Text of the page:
Making policy decisions

A big part of being a good decision maker is learning how to make good policy decisions. Good policy decisions have, among other things, two attributes –

1. They understand the downstream consequences. You don’t create policy for the short term. So, policy makers spend time thinking about the downstream consequences.
2. They minimize exceptions. In doing so, decision making in the future can go on auto pilot.

As a simple example – a friend once asked me to share a list of the best books I read. So, I put the list down in a word document and sent it. Another friend then asked me for the list with a few notes on the books I recommended. A few months later, I got a similar request from another friend. Every time I got one of these requests, I groaned. Sometimes, I did justice and gave them what they wanted and, other times, I just forwarded them an older version of the list.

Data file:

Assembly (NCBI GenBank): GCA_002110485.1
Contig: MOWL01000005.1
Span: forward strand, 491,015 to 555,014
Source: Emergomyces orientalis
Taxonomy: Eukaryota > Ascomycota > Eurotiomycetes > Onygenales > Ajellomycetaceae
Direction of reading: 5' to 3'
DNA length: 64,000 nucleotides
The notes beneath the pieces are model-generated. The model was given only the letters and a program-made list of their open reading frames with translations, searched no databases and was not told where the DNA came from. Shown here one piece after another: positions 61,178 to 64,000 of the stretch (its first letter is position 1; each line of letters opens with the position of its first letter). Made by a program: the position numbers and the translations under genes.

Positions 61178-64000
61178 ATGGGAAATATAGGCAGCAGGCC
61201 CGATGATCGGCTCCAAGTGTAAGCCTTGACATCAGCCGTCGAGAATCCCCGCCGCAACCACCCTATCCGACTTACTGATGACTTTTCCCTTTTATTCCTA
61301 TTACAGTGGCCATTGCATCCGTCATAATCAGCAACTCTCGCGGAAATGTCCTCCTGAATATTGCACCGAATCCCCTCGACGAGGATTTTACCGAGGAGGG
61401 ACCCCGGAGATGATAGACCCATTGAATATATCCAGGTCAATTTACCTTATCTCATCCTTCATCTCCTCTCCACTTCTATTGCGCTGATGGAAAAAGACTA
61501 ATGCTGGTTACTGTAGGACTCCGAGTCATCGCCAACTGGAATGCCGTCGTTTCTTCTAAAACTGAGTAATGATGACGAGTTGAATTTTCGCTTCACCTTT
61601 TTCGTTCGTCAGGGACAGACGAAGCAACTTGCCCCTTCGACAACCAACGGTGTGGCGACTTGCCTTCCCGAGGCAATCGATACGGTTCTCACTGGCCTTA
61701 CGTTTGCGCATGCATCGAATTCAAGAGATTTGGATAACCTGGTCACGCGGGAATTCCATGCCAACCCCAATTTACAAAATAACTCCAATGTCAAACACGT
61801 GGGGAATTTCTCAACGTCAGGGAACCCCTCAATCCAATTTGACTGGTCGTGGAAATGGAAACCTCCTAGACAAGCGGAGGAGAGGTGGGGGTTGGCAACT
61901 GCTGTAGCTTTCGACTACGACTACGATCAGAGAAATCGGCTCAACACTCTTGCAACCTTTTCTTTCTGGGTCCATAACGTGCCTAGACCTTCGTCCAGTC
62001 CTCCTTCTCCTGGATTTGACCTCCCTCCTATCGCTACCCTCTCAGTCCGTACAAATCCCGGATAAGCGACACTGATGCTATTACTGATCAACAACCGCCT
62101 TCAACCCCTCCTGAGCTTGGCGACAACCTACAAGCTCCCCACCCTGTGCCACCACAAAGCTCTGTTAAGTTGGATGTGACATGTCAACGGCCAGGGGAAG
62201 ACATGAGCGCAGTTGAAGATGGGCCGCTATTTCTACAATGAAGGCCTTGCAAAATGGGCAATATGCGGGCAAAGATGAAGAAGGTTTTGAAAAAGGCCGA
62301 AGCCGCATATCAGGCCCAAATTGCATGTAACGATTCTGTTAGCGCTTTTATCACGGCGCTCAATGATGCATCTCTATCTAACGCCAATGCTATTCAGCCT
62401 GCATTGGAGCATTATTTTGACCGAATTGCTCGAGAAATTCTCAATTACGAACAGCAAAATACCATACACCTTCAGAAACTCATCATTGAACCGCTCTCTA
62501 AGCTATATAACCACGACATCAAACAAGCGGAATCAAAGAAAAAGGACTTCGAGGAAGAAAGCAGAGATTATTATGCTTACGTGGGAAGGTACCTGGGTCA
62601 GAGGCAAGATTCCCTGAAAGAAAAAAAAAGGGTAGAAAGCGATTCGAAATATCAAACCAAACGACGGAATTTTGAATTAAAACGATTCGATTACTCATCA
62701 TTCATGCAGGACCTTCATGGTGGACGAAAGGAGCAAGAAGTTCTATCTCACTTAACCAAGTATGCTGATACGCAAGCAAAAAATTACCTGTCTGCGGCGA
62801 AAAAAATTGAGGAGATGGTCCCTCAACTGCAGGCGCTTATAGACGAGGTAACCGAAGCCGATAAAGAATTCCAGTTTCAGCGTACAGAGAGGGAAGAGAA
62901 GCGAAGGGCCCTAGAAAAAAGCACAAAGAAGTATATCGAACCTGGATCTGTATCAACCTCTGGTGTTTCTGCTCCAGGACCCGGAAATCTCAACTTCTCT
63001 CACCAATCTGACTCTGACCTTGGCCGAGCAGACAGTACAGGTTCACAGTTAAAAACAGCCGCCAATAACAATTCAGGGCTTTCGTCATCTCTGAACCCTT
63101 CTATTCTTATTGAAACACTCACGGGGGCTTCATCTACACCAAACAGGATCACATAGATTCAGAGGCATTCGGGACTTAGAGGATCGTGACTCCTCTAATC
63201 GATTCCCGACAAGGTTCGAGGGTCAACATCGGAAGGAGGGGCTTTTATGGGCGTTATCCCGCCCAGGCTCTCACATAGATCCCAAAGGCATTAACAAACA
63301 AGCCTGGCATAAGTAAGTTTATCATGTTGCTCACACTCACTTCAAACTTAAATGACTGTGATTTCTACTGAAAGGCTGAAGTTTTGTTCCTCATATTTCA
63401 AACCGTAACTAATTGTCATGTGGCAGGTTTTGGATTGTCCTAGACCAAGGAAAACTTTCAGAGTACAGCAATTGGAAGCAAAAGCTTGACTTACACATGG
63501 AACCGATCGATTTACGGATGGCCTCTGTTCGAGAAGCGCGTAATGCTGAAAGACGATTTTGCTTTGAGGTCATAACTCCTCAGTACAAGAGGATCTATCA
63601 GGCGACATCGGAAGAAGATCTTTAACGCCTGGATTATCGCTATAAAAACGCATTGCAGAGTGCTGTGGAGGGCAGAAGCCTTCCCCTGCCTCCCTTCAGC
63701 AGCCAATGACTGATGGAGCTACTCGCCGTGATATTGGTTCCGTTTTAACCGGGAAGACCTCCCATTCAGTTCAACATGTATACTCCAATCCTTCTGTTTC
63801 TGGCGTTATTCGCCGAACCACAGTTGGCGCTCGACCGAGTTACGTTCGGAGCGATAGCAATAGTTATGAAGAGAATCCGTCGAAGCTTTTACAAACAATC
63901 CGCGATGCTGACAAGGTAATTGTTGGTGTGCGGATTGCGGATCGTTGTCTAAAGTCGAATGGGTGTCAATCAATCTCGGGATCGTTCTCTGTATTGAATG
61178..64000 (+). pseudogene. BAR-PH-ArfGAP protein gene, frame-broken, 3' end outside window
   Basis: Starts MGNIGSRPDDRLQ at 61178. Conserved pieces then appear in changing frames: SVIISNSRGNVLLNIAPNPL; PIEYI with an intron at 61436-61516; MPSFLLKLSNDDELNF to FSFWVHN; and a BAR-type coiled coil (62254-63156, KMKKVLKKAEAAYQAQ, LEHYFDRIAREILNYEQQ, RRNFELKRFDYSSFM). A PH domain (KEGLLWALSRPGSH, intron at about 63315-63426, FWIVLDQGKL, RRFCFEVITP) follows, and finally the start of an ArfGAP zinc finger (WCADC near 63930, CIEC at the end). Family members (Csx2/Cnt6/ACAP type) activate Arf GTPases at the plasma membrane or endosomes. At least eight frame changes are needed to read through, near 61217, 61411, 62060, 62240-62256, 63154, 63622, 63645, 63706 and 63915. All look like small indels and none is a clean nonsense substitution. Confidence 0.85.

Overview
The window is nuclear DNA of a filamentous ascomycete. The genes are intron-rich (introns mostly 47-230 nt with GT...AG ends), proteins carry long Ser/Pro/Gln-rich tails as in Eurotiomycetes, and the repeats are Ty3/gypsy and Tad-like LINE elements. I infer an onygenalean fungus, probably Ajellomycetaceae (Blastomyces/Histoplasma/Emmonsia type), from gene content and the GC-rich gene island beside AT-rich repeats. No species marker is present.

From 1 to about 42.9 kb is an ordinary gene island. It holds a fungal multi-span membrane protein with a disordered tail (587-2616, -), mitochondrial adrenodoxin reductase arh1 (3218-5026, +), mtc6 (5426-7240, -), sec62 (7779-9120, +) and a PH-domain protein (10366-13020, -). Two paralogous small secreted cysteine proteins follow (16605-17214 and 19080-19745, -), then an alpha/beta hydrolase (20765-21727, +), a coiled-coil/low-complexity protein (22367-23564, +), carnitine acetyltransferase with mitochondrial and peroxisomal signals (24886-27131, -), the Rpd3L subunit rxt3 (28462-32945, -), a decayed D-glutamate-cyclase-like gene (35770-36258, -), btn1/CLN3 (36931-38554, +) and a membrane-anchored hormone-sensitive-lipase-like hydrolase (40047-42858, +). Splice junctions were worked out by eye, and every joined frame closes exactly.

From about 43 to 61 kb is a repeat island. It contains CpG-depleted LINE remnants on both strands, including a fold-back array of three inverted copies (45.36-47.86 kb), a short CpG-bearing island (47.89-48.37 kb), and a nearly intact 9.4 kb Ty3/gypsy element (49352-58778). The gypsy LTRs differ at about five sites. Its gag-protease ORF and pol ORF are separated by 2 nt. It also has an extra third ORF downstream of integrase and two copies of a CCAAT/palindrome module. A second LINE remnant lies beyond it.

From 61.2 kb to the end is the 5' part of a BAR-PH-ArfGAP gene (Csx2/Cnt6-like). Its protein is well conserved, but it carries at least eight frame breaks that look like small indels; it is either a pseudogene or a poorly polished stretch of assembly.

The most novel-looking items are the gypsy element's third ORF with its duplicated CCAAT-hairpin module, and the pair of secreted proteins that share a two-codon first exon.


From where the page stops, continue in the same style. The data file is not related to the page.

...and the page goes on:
It only hit me a few months later that I’d be better off with a system solution. That’s how my book review blog was born. It made sense as it was one of those decisions that had very good downstream consequences. And, most importantly, it put all book recommendation requests on auto pilot.

This isn’t an easy thing to do, however. And, I find myself forgetting to do this regularly. But, if done well, it can help us become better decision makers.

So, every time you have a decision to make, don’t just make the decision. Instead, ask yourself how you should approach the decision by asking yourself how you would treat similar requests. Then, create a system/policy for similar kinds of decisions. Sometimes, all it takes is an extra minute of thought. That extra minute can save a lot of time downstream..

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